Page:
Introduction: The incidence of falls in people over 65 years of age who are living in the community is high. Falls often have serious consequences in older persons and may result in sustained disability and in loss of autonomy. The result can be a vicious cycle for the patient: On the one hand disability limits physical activity; on the other hand activity and exercise are essential to prevent further falls. This study reports on the associations between self-reported falls, walking ability, and physical activity in elderly people.
Methods: In a monitored prospective cohort study (German epidemiological trial on ankle brachial index, getABI), 6,880 unselected patients ≥65 years were followed up by 344 representative primary care physicians in Germany since November 2001. In the 5-year follow-up, 2,120 patients (median age 76; 70-94 years; 53.7% women) of the cohort were interviewed about their level of physical activity (activity of moderate intensity for at least 30 min per session): 1: no activities or active less than once per week, 2: active ≥1 time per week) and on the occurrence of a fall during the previous 3 months. Moreover, they were asked if they had been able to walk without a walking aid during the previous 4 weeks (2,111 of all patients answered these questions).
Results: 80.7% of the 2,111 patients reported to be active (level 2). 8.2% had experienced a fall during the previous 3 months, and 13.4% even suffered a fracture following their fall. 10.1% of patients were not able to walk without an aid in the 4 weeks before the interview. A log linear model concerning fall status, ability to walk, and the activity showed that there was no significant relation between activity level and fall status (7.8% of falls among level 1 versus 9.8% among level 2; p = .65), as well as no three-way interaction (p = .97). However, there was a strong association (p < .001) between activity level and walking ability, as well as between fall status and ability to walk (p < .001). 7.3% of the 1,897 patients without a walking aid had experienced a fall, whereas 16.4% of the 214 patients who were not able to walk without an aid had experienced a fall.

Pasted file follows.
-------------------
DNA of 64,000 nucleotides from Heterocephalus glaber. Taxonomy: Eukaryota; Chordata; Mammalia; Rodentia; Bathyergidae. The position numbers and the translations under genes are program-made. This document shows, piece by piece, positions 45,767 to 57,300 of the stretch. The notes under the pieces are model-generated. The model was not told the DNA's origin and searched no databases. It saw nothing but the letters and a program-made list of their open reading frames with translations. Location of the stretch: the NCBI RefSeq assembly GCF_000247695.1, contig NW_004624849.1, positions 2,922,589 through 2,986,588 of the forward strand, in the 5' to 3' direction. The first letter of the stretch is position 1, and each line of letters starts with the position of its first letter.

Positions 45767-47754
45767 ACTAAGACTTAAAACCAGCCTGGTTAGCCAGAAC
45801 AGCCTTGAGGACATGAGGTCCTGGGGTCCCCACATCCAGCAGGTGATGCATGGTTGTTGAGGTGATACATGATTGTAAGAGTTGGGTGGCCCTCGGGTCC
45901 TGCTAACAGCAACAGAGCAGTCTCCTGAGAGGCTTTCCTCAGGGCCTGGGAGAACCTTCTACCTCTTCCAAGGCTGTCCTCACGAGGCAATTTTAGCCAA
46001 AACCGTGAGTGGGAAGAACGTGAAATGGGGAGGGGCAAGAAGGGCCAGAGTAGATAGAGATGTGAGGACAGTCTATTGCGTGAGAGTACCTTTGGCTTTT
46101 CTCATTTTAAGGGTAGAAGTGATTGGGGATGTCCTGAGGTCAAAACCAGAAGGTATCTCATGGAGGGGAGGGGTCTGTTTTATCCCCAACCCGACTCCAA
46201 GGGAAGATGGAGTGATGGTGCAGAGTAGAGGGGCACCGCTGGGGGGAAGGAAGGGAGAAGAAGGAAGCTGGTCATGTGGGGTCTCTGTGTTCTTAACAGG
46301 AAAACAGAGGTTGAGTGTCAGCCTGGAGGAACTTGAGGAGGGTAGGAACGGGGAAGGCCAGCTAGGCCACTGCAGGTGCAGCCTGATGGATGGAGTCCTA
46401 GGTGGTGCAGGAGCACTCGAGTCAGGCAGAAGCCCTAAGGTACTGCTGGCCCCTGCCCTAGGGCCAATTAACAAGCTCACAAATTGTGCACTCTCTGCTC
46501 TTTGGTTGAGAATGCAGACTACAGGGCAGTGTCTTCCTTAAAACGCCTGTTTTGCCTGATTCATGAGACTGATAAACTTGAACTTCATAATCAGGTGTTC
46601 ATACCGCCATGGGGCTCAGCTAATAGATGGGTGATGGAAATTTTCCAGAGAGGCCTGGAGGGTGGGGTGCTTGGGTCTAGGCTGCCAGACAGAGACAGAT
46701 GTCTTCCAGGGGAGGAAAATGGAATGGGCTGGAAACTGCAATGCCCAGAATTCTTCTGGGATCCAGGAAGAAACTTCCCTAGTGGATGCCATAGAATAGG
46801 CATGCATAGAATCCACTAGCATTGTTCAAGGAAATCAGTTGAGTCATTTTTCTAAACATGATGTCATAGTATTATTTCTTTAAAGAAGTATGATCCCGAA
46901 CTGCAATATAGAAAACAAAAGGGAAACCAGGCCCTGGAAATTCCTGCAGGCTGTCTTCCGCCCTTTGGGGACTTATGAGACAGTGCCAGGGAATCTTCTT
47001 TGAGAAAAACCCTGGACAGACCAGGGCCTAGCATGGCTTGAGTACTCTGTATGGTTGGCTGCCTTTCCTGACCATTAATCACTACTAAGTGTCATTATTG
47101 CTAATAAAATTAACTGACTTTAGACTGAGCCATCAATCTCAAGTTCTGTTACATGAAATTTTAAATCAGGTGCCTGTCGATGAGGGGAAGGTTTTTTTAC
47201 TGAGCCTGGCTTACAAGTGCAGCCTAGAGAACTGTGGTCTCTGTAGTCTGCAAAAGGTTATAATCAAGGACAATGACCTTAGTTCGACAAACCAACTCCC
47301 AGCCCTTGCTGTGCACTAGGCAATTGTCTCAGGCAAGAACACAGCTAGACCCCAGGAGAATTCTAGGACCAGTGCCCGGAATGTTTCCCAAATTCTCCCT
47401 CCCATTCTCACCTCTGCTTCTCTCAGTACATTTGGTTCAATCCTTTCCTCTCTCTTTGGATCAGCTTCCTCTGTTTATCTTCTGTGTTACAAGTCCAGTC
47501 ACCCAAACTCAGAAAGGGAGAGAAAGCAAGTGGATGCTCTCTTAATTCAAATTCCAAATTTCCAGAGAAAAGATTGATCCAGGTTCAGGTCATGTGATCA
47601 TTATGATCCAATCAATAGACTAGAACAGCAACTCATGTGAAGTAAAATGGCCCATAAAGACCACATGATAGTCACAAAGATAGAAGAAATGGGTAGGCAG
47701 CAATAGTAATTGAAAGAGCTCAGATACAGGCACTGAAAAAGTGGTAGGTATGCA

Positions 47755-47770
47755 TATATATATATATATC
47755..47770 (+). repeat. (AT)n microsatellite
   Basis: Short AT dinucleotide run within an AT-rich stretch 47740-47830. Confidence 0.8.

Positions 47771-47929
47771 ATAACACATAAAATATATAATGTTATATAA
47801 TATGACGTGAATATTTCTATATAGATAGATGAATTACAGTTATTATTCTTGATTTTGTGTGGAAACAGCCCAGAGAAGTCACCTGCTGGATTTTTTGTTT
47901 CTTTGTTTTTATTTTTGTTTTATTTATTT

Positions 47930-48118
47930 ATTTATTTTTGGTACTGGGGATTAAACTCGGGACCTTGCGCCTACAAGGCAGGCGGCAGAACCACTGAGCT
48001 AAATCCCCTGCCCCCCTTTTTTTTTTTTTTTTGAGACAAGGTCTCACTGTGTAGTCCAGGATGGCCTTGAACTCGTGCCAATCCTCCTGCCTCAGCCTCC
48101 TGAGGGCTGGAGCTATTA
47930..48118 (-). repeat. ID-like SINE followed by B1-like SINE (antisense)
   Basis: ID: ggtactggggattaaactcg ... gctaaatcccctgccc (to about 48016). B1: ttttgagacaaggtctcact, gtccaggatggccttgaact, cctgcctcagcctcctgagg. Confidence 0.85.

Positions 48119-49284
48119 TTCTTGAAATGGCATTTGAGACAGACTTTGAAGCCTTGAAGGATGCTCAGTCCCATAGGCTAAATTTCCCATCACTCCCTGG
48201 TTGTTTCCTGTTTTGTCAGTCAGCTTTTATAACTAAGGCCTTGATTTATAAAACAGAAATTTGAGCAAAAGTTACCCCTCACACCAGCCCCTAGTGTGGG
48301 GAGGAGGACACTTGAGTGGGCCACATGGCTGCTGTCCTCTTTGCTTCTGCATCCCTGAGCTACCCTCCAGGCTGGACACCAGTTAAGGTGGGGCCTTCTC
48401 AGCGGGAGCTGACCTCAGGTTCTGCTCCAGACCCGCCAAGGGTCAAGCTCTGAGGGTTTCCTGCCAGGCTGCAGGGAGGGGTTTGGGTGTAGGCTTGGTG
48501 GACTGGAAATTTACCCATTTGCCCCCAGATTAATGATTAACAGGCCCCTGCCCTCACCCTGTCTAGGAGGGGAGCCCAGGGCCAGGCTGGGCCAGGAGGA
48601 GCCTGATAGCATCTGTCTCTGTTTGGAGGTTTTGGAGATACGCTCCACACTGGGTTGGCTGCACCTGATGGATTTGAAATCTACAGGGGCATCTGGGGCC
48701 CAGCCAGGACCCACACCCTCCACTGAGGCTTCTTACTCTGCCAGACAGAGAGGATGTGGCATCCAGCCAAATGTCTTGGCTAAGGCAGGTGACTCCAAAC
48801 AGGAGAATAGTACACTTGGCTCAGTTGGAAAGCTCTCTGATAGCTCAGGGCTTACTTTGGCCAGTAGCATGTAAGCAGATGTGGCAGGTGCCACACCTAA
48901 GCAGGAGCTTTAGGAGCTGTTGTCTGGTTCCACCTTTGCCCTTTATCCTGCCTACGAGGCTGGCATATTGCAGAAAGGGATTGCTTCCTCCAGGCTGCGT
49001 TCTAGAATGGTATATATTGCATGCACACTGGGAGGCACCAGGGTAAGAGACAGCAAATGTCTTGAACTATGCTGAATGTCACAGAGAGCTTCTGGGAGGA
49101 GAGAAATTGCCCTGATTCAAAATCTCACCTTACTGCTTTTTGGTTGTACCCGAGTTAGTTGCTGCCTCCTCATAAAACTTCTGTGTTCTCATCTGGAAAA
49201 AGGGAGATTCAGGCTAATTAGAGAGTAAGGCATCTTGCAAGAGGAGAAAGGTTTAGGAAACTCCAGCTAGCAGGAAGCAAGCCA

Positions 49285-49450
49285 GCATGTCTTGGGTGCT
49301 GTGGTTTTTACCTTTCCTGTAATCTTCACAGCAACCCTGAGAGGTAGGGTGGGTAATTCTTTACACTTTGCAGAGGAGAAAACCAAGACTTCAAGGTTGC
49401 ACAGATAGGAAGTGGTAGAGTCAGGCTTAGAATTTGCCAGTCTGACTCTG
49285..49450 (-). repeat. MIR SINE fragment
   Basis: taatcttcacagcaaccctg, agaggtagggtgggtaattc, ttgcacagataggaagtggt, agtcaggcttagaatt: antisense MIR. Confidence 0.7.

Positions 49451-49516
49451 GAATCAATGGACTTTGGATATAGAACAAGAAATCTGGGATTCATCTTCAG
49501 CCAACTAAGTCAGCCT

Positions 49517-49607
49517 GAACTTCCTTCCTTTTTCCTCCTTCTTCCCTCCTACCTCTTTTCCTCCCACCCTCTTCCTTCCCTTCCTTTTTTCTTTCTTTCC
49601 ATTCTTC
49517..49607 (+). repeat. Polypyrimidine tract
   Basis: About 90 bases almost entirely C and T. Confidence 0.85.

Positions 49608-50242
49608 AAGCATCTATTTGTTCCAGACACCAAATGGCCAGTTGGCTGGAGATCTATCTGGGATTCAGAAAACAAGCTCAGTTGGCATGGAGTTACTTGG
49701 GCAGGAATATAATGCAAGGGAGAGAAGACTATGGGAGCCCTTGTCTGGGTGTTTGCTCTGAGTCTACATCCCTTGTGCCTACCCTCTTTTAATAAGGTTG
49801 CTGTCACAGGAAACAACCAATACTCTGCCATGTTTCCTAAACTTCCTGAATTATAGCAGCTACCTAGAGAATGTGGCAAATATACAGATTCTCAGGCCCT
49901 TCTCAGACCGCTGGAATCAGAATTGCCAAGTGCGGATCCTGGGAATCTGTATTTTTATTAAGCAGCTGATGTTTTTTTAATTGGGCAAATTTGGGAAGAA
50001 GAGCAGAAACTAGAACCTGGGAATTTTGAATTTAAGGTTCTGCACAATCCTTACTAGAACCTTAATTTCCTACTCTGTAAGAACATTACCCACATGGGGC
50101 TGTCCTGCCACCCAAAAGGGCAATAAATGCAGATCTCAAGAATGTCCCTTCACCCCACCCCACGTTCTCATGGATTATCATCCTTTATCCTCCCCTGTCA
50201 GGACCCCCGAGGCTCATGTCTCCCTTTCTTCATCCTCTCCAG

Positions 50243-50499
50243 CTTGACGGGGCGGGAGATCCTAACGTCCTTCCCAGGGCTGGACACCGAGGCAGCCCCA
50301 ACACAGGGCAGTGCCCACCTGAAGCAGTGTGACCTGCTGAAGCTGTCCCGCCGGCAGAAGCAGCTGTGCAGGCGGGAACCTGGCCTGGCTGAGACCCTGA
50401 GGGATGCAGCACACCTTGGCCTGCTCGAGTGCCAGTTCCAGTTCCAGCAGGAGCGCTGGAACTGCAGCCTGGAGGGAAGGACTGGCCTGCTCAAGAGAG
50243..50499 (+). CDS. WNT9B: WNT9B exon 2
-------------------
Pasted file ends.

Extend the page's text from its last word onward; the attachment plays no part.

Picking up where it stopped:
Conclusion: The incidence of self-reported falls and the prevalence of impairment measured by the inability to walk without an aid are high in elderly people. As expected, the ability to walk independently was associated with the level of physical activity. Furthermore, the frequency of falls seems to be reduced when a person is able to walk without an aid. There seems to be no relevant association between fall status and activity level. Considering the relevance of regular physical activity for health, the preservation of walking ability should be a major aim in elderly health care. The study has been conducted within the research cooperation PRISCUS ("Prerequisites for a new health care model for elderly people with multimorbidity"), which is funded by the German Federal Ministry of Education and Research (01ET0720).